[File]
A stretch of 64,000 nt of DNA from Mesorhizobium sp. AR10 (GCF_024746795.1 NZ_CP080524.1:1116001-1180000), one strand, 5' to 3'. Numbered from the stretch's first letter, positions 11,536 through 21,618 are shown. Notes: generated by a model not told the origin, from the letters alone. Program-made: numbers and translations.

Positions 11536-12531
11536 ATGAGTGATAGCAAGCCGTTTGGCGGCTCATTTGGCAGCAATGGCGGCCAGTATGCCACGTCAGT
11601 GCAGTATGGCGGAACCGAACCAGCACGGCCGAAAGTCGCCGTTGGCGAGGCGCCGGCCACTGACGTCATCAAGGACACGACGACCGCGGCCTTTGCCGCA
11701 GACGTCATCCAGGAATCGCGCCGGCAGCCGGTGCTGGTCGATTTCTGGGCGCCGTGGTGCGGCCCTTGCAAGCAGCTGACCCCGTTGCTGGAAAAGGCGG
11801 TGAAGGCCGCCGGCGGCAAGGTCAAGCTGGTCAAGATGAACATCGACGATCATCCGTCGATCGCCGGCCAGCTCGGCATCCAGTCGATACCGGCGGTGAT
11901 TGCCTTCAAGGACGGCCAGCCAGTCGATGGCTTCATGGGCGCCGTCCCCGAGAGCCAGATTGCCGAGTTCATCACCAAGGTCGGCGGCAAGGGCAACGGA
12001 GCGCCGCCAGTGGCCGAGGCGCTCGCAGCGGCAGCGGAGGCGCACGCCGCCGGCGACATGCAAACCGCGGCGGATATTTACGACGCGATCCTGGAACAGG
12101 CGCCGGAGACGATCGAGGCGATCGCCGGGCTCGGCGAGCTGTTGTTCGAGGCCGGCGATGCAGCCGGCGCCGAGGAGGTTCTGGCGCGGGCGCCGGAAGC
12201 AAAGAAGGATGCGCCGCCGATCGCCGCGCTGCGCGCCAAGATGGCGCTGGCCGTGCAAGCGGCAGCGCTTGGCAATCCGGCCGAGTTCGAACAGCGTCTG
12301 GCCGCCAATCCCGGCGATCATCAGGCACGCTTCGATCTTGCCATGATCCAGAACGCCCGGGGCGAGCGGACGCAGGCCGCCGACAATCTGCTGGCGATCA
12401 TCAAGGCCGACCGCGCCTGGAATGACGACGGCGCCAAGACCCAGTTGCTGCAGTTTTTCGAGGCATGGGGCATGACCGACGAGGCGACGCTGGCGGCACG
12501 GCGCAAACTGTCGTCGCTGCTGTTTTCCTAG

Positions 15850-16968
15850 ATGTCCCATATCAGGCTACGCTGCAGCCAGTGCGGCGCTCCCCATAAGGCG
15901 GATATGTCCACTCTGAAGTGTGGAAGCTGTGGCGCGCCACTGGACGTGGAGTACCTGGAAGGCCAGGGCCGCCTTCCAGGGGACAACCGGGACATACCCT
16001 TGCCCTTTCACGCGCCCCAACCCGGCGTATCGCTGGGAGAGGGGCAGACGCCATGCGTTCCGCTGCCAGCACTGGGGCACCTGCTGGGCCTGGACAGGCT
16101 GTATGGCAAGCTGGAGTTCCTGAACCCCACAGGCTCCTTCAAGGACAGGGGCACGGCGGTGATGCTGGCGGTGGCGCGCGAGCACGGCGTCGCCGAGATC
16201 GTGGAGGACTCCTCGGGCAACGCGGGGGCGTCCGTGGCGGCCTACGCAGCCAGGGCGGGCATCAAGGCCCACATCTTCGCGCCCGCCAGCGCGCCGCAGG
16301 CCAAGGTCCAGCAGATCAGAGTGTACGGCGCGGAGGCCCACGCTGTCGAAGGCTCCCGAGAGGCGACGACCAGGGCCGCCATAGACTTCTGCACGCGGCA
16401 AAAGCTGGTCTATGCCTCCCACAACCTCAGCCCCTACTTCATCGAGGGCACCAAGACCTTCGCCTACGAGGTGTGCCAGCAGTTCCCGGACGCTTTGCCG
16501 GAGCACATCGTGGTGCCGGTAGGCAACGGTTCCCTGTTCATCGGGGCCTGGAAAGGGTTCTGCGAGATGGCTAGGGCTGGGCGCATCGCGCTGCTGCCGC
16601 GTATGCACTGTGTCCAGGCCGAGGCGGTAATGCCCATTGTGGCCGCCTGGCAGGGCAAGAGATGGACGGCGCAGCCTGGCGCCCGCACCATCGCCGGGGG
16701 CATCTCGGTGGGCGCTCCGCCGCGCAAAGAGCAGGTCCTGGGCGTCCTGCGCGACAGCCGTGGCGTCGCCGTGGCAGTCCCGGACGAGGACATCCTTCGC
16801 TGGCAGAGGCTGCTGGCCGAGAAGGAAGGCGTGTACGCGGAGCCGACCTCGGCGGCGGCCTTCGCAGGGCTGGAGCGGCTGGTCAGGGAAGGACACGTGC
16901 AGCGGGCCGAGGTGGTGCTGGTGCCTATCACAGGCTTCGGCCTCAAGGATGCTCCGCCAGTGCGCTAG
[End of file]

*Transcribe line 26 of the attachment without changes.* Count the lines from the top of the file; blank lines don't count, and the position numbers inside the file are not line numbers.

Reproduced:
16901 AGCGGGCCGAGGTGGTGCTGGTGCCTATCACAGGCTTCGGCCTCAAGGATGCTCCGCCAGTGCGCTAG